Okay, I have a confession to make. This article wasn't even supposed to get published. Well aware of the can of worms it may open, I tucked it away in my collection of drafts, intending it would never see the light of day. But I couldn't get rid of the nagging feeling I was supposed to release it "one day." Imagine my surprise when I discovered I'd accidentally hit "publish" instead of "save!" So, after much procrastinating, here is the full article...
A Bad Deal?
Have you ever read the Bible and wondered if sometimes women get a "bad deal?" Aren't there certain passages concerning women, for example, that seem all too easy to misinterpret? While I don't have the time here to delve into every single controversial verse, I want to address some of the misconceptions — to offer you a different lens than what you may have looked through before. We will focus on what the Bible does say about women and particularly on Jesus' treatment of women.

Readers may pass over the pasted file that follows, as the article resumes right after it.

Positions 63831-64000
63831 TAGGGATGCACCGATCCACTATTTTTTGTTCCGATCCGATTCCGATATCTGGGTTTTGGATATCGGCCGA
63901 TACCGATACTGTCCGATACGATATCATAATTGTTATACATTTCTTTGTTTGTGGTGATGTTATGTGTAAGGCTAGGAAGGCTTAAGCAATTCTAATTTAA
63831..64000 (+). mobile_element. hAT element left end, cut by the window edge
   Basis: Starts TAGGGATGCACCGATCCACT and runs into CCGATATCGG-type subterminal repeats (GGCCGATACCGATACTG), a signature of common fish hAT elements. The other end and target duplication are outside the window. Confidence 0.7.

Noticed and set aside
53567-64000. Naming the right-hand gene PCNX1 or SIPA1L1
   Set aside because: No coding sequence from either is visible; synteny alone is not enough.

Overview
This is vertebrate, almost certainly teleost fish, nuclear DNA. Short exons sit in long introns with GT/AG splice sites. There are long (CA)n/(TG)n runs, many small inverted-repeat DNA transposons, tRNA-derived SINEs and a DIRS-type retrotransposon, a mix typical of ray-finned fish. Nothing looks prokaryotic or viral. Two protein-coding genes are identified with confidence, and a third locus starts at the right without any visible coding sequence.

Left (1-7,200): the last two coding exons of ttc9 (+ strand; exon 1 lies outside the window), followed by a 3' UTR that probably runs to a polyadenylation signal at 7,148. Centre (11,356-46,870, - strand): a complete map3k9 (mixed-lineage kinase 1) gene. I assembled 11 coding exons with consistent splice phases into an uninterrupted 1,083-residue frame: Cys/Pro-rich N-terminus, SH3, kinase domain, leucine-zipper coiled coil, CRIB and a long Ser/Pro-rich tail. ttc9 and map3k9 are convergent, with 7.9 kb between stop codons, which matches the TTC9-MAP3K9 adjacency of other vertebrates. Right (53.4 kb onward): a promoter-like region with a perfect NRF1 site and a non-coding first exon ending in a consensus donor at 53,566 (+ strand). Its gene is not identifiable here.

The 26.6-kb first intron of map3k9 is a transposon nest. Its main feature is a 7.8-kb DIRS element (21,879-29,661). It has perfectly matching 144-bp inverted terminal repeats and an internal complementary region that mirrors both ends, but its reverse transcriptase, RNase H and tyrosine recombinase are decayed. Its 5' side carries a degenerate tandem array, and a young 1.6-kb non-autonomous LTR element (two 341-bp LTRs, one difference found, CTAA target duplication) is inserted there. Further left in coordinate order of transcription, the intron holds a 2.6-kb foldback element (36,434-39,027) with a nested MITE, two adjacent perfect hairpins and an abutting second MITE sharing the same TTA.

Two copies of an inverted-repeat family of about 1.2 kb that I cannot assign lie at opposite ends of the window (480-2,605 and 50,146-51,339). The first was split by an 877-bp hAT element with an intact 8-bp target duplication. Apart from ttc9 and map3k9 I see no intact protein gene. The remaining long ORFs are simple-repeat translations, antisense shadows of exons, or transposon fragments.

First, let me preface this article by saying that it is in no way intended to be some kind of a Christian feminist manifesto. Very briefly put (again, we don't have time to look at the topic in depth here) feminism is a notion completely at odds with Biblical femininity. By "Biblical femininity" I am not referring to some wilting, sappy concept either. The femininity of the Bible is gutsy, humble, audacious, surrendered and tenacious. When I use the term feminism, I am referring to an aggressive movement based on fighting for one's rights. As Christians however, (regardless of whether we are male or female) we need to understand that the only "rights" we have were gifted to us by God. We are sons and daughters of the King not because we have the right to be but by His grace. The cross restored our identity as children of God, made in His image. When we really get hold of this truth, it sets us free from the need to be combative and self-preserving.
To have a balanced understanding of how the Bible depicts women, we also need to recognize that while the Word esteems women, this fact does not override basic scriptural principles. Wives are still required to respect and honor their husbands, for example. Let's not make the mistake of throwing the baby out with the bathwater.
The Truth About Women and The Bible
1) The Bible tells the stories of many women.